In one of my classes, we just finished a unit on journalistic criticism, which ended with students writing their own brief review of an assigned novel. (It was Fear and Loathing in Las Vegas. Most didn’t hate it, and I’ve read some excellent papers.) One of the things I emphasized to them was that reviewers have a major sociocultural function, which is to stand attentively amid the incredible, endless stream of artistic productions (books, films, clothing, music, whatever), and venture to make judgments about what’s good and what isn’t–about what is worth one’s time and what is not. There is too much stuff out there. Critics help us make decisions.
When it comes to film, Grantland’s Wesley Morris is my favorite American critic, but the New York Times‘ house expert, A.O. Scott, runs a very close second. He often writes moving, meditative reviews of new movies, but I like Scott best when he gets out his hatchet and goes hunting for bad, lucrative art. His treatment of the Adam Sandler/Drew Barrymore excreta Blended is a cruel classic. It opens this way:
Because life is short and I have other things to be upset about, I will not dwell on the offensive aspects of “Blended,” the new Adam Sandler comedy: its retrograde gender politics; its delight in the humiliation of children; its sentimental hypocrisy about male behavior; its quasi-zoological depiction of Africans as servile, dancing, drum-playing simpletons; its … I’m sorry. That’s just what I said I wouldn’t do.
Take caution, the review concludes, because the film “will make your children stupid.”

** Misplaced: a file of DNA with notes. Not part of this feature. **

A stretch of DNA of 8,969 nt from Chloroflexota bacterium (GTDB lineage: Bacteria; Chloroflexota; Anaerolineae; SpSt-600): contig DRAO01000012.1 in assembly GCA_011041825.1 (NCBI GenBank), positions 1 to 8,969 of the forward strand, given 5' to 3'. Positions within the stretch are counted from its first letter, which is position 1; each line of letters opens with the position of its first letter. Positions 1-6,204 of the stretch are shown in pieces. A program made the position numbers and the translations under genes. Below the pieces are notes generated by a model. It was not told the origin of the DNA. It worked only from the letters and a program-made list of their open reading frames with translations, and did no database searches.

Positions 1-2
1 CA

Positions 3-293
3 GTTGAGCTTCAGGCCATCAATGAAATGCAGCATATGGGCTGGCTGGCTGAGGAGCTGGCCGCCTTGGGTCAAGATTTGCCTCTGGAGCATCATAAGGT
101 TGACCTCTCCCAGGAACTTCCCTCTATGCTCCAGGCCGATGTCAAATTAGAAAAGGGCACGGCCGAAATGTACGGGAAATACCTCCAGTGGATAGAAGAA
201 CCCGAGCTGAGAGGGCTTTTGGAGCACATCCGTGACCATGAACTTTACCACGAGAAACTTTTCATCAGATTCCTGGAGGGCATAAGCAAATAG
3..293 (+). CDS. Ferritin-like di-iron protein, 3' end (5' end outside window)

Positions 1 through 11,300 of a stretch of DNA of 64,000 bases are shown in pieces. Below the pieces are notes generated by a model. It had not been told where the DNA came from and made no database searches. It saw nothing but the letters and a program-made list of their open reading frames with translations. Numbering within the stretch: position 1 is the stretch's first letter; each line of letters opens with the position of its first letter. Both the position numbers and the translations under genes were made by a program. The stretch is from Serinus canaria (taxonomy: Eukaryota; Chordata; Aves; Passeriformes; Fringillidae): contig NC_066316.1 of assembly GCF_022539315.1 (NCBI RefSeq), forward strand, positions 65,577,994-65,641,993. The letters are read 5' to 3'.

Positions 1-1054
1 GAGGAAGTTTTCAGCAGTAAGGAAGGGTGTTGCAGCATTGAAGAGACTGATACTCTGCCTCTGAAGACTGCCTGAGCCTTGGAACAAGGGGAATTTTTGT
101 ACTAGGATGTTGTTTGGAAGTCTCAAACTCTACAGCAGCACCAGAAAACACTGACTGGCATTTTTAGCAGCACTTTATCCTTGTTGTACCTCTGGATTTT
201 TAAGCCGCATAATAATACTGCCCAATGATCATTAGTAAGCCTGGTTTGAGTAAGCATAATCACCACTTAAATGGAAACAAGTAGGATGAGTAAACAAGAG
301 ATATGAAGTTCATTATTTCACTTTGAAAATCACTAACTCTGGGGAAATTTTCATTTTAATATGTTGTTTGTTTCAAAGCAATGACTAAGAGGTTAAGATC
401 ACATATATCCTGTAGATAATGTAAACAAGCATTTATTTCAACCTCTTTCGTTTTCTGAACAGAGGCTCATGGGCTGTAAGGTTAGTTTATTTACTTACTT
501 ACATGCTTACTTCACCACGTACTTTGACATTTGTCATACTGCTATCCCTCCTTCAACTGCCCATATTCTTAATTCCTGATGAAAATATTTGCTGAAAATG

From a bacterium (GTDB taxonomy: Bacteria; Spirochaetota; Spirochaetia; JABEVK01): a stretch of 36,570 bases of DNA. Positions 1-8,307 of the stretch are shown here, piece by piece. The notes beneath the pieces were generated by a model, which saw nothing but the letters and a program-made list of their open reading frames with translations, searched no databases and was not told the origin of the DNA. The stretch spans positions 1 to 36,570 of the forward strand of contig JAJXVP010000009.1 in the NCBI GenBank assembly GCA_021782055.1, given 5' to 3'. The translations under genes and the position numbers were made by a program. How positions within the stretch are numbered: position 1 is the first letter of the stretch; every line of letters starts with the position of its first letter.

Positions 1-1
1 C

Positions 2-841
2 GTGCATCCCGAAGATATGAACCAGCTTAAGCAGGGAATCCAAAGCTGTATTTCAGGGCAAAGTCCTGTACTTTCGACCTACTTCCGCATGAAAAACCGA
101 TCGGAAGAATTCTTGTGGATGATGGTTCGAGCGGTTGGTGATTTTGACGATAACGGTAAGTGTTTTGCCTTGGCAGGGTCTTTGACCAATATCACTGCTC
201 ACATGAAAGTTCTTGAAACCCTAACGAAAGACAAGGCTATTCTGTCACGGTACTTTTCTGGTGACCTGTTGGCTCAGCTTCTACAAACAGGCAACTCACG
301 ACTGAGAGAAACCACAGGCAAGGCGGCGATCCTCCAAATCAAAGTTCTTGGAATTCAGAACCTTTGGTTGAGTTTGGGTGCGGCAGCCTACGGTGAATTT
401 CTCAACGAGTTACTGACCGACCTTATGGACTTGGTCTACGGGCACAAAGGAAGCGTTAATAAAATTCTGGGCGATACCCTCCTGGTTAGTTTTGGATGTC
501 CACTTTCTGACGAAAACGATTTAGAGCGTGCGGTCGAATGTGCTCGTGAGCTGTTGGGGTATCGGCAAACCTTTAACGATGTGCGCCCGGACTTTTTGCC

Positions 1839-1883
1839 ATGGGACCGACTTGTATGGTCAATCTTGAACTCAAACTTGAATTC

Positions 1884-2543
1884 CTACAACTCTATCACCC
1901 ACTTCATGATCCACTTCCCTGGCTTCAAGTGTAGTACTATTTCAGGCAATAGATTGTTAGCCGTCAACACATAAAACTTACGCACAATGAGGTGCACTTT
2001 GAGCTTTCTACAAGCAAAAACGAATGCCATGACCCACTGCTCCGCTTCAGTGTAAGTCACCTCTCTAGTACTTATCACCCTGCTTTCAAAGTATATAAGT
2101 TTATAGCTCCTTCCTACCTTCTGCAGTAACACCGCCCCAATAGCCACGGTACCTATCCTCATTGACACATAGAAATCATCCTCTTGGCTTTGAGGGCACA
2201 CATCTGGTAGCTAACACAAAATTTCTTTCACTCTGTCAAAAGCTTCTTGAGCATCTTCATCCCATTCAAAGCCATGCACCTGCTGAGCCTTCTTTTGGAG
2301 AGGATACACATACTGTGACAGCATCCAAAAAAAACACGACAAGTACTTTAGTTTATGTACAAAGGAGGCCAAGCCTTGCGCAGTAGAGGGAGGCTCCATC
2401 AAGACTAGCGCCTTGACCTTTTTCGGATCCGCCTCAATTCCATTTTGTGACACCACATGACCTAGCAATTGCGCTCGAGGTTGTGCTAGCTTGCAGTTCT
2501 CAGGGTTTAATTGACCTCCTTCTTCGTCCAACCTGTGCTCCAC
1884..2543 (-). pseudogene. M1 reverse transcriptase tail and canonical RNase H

Hey, have you heard from those billboards? They turned the fan-fiction phenomenon Fifty Shades of Grey into a film. Yesterday Scott got around to it.
*ties napkin around neck, readies knife and fork*
Scott’s work has what Lionel Trilling would call a liberal imagination: it prioritizes and praises films that have a sense of variety, fluidity, complexity, and indeterminacy, and excoriates those with a wooden, simplified, comfortable view of human life. Thus, what makes Fifty Shades such an awful (and it sounds awful) “tale of seduction, submission and commodity fetishism” is primarily its etiolated depiction of human sexuality, which it manages to reduce to kitsch and cliché despite foregrounding BDSM sex, which would seem to offer plenty of opportunities to explore the strangeness of desire.
Jamie Dornan, the actor who plays the handsome bondage-loving plutocrat in the story, “given the job of inspiring lust, fascination and also maybe a tiny, thrilling frisson of fear, succeeds mainly in eliciting pity.” He has, observes Scott in a fantastic slash, “the bland affect of a model, by which I mean a figure made of balsa wood or Lego.” Meanwhile, the female lead character, who is named Anastasia (yeah, I know), “makes no sense. Her behavior has no logic, no pattern, no coherent set of causes or boundaries.” It seems that her main function is to be surprised by wealth, then fucked unconventionally, mostly off-screen of course.
Or not so unconventionally. Scott doesn’t indulge in the cheap snobbery that pegs all popular romantic narratives as melodramatic “women’s stuff,” and indeed you get the sense from the review that he was hoping the movie would be good. After all, it is going to make hundreds of millions of dollars anyway. The film “fall[s] back into traditional gender roles even as it plays with transgressive desires,” and “love . . . functions less as an emotional ideal than as a literary safe word.”
Trilling would approve. Not only is Scott willing to make judgments–no cheap aesthetic pantheism in his game–he makes them according to the only standard narrative art can really be held to: Does the text engage the frightening, glorious intricacy of human lives, or does it reduce them to pasteboard typology, received narrative, and worn-out, ersatz forms of knowledge? Well, which is it?